Become happier through subtraction


For my first week of my Epicurean month, I successfully avoided watching TV (with the exception of Sunday, where I caught up on Homeland and Newsroom).

Instead of watching hours of whatever is on, I’ve done the following:

  • Read books, drank mint tea, and listened to Christmas music
  • Caught up on a few work/project related items
  • Went on a nice date with the girlfriend
  • Went to a friend’s party
  • Went to trivia night with another group of friends

Best of all, I haven’t gotten a single TV headache, the headaches you get after watching several hours of delightful but forgettable episodes of Top Chef and Seinfeld.

My evenings have become much more pleasant as a result of doing one thing: subtracting TV.

Though other activities have naturally replaced my TV watching time, the most important step was to remove a source of displeasure.

The trick thing is that watching TV seems pleasurable. And it is…for the first 30 minutes. That moment when you can just plop down on the couch and forget about your day and watch Brooklyn Nine-Nine feels wonderful. But then thirty minutes becomes 3 hours and you feel gross.

The Epicureans were well aware that much joy and pleasure could be attained not by acquiring things or experiences or status, but by subtracting things that cause misery.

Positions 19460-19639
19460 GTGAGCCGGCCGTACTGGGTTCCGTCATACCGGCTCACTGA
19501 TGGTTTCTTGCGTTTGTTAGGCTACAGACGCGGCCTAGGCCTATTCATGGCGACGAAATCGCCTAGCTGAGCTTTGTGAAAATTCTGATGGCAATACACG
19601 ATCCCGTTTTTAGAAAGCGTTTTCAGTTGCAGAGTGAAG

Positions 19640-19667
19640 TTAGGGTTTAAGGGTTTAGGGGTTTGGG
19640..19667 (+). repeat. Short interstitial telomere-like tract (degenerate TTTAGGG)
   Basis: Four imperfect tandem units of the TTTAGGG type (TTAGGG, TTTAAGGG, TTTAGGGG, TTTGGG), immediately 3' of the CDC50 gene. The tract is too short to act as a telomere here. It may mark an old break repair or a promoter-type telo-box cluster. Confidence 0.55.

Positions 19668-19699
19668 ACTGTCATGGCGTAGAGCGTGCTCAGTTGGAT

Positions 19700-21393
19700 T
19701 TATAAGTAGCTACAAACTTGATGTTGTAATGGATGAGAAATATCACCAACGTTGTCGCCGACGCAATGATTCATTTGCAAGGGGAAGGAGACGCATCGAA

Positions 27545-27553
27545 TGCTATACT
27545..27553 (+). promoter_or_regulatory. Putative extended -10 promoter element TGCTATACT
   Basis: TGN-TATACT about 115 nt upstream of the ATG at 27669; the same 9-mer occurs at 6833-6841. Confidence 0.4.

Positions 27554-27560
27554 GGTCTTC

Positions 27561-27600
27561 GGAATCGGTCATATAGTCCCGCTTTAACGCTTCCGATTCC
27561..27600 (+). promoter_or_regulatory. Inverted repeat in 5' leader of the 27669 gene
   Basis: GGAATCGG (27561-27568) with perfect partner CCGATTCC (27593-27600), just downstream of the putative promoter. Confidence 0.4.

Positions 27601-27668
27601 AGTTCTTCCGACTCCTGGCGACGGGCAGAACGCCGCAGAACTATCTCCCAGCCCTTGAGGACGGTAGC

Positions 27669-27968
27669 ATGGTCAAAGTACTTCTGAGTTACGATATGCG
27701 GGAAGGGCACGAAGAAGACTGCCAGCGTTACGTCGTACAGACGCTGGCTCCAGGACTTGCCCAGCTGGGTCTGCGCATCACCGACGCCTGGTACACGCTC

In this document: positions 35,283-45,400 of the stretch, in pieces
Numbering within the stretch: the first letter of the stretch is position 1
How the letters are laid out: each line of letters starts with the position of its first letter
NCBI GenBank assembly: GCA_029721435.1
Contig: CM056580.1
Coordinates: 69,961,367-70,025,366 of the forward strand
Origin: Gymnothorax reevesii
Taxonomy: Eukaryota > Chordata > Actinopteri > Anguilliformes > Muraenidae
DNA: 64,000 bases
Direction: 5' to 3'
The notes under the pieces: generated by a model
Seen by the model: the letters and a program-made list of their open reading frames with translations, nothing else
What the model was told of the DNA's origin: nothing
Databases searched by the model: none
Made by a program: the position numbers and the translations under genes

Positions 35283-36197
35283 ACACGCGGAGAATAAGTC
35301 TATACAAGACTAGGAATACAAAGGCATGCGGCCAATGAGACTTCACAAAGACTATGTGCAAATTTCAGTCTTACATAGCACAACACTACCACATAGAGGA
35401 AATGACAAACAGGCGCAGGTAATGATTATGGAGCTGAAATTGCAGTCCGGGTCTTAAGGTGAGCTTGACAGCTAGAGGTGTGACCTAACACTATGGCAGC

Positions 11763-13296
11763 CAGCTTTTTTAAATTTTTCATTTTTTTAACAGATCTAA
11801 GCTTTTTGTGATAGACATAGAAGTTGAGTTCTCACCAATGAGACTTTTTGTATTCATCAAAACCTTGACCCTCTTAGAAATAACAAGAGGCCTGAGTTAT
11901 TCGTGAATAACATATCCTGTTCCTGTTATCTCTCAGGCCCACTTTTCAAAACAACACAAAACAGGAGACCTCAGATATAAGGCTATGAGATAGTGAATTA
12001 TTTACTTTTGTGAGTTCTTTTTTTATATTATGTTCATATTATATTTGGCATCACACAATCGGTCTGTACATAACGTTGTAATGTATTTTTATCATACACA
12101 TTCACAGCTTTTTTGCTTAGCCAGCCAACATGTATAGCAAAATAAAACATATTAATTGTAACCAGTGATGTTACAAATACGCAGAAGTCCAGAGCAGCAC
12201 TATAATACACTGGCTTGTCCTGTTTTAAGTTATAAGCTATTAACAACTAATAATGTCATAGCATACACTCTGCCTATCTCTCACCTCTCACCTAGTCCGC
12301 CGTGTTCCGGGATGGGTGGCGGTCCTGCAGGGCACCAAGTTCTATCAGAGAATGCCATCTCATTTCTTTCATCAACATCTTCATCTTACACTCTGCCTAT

For example, the purpose of knowledge, according to Epicureans, is to achieve ataraxiafreedom from irrational fears and anxieties of all sorts— in brief, peace of mind.

This was a big deal in Epicurus’ day as the political and social environment in Greece was tumultuous. In addition, people had a real fear of the gods, believing them to be actively involved in their fates.

Epicurus wanted to use the acquisition of knowledge as a way to free people from these harmful and irrational thoughts. In this way, performing a positive action (acquiring knowledge) is a way to remove, or subtract, painful beliefs.

More fundamentally, however, Epicurus believed that true pleasure is really the elimination of pain.

The quantitative limit of pleasure is the elimination of all feelings of pain. Wherever the pleasurable state exists, there is neither bodily pain nor mental pain nor both together, so long as the state continues. – Epicurus (Vatican Sayings)

Though it seems obvious, modernity seems to emphasize not elimination of pain, but the positive pursuit of pleasure. We think nice restaurants, luxury vacations, new iPads, and more prestigious jobs will make us happier; TV commercials and advertisements are more than willing to encourage this delusion.

Those things can be fun, but they are often difficult to attain, and the joy ultimately fades.

But if we take a moment to think about what things we should stop doing, which is much easier to do, we can identify many harmful activities and habits that cause pain and if stopped, would improve our quality of life.

An acquaintance of mine quit his job earlier this year. The job was the source of much his misery. Simply by not working there, he became significantly happier.

Though I’m not an advocate of quitting your job as the first option to explore when you’re experiencing job-related suffering, the point is that it was the subtractive element of quitting that improved his life, not the addition of a new and better job or more stuff.

To be Epicurean in the truest sense, we should try to remove our own sources of suffering before we try to add sources of joy.